Two cable industry groups Wednesday urged the FCC to exempt all small cable systems with fewer than 1,000 subscribers from new rate regulation rules, and not just independently owned “mom and pop” systems.
The Federal Communications Commission is contemplating whether it has the authority to exempt not just independently owned cable systems from rate regulation rules, but also systems of fewer than 1,000 subscribers owned by cable company behemoths such as Time Warner and Tele-Communications Inc.
Both the National Cable Television Assn. and the Community Antenna Television Assn. argued in legal pleadings Wednesday that a blanket exemption should be the route taken.
“Making a largely artificial distinction between affiliated and unaffiliated systems creates an unnecessary complicated system of regulation,” said CATA. “The (FCC) must resist such an excursion into regulatory overkill.”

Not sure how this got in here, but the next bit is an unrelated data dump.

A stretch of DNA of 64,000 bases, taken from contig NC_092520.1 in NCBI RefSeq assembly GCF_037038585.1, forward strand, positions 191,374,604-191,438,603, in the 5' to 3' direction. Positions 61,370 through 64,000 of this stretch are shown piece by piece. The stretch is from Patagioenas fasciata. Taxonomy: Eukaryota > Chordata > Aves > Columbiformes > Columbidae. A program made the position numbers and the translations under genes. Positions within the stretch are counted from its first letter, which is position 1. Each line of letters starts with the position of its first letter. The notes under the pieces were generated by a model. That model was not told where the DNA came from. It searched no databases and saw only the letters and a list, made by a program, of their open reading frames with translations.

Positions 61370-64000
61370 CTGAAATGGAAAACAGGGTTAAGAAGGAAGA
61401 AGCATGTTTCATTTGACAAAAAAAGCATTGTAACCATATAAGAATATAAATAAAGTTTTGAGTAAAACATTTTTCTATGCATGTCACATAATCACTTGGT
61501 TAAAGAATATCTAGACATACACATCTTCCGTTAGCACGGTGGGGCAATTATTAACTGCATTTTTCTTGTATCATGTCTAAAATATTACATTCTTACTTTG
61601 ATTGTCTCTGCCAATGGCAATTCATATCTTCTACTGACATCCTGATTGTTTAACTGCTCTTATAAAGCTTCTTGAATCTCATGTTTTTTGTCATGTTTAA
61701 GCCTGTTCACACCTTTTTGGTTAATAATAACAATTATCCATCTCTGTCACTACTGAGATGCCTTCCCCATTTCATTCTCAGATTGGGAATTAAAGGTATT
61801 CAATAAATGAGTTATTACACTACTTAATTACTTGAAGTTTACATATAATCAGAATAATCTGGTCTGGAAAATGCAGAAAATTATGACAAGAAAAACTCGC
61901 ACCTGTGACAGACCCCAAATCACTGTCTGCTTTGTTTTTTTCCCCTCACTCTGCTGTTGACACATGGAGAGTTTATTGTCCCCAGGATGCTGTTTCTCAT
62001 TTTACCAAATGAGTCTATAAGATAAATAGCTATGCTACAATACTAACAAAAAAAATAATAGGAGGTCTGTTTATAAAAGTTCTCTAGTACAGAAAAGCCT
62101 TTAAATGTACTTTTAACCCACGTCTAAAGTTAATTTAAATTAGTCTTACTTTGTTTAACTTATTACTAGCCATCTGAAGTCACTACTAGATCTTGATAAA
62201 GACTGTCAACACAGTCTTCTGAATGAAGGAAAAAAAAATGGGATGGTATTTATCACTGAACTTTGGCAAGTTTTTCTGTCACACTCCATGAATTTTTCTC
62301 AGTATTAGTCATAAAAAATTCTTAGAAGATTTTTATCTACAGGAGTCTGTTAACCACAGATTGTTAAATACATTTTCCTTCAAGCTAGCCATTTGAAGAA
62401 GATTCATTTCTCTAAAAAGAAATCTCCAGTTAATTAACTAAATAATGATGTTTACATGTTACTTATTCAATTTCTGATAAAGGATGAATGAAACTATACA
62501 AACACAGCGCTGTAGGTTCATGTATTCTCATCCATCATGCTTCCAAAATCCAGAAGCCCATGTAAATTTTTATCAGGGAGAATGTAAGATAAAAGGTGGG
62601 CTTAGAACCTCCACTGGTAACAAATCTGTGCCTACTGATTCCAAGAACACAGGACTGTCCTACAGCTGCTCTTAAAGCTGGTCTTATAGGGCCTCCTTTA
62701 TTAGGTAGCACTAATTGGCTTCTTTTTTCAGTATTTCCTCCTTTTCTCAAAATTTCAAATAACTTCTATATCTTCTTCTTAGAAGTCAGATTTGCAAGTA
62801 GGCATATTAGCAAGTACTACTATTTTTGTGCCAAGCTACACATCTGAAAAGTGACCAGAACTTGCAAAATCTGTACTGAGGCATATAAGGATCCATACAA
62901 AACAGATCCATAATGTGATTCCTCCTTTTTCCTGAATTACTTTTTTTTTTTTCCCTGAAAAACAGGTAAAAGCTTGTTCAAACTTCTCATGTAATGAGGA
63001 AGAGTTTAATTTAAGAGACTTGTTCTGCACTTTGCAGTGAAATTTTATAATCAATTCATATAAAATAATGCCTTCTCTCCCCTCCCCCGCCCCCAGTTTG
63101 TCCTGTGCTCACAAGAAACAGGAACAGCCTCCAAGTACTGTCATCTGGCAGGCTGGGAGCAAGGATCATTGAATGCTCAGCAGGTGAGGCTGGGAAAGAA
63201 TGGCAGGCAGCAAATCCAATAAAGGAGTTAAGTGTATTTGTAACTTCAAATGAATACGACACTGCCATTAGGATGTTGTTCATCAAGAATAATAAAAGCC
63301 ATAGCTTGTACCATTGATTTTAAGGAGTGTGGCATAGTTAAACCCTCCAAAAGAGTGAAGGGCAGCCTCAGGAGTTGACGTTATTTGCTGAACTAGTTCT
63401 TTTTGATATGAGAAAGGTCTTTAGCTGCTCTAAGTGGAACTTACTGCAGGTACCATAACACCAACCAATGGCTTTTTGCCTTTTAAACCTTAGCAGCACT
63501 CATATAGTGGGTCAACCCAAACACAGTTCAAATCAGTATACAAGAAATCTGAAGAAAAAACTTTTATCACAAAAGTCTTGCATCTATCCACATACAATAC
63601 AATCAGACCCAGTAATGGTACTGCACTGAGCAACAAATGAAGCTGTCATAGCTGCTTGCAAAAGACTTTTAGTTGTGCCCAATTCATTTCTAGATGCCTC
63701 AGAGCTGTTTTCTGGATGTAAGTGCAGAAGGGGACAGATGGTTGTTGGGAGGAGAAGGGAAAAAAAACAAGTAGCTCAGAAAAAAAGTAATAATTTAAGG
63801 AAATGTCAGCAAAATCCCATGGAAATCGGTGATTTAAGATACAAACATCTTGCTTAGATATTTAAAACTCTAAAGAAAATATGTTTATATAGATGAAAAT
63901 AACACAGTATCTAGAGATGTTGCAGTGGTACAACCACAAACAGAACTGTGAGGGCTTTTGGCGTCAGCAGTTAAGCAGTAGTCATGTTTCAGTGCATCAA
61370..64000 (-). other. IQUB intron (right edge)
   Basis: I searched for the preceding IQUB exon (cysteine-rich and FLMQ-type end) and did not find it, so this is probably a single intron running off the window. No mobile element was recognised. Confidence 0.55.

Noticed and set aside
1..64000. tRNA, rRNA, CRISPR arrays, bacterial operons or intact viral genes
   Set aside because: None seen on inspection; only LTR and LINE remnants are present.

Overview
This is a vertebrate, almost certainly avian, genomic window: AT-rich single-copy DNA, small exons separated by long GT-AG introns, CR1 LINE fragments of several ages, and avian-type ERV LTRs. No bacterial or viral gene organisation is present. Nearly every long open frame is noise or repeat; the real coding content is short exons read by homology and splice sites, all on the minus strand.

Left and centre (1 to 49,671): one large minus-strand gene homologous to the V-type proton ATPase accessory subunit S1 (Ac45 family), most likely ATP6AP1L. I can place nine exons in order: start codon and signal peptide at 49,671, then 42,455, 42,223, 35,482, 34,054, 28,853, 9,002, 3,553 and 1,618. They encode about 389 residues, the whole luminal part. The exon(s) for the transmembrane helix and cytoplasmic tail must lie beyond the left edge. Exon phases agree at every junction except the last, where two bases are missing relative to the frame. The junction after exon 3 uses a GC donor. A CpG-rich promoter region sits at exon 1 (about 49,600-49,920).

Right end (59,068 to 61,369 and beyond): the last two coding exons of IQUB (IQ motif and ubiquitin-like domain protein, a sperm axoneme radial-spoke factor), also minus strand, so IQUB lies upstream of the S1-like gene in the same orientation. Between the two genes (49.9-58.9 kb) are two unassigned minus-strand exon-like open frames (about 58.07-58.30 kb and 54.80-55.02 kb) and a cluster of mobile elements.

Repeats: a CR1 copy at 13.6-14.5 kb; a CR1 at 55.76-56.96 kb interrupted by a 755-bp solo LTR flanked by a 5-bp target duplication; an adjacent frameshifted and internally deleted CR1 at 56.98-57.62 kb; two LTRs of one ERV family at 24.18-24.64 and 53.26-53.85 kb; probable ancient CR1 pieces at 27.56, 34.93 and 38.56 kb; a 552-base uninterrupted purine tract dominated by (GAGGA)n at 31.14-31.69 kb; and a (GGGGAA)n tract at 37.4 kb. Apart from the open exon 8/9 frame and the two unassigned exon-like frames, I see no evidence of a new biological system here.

NCTA said that “although some small systems may have the benefit of certain economies of scale by virtue of their affiliation with a multisystem operator, this does not alleviate the higher built-in costs faced by all operators serving a small subscriber base.”
Despite the arguments of NCTA and CATA, it seems doubtful the FCC will grant an exemption for large MSOs that own small systems. The reason: Such a decision would infuriate key lawmakers in Congress who have turned the cable industry into a favored whipping boy.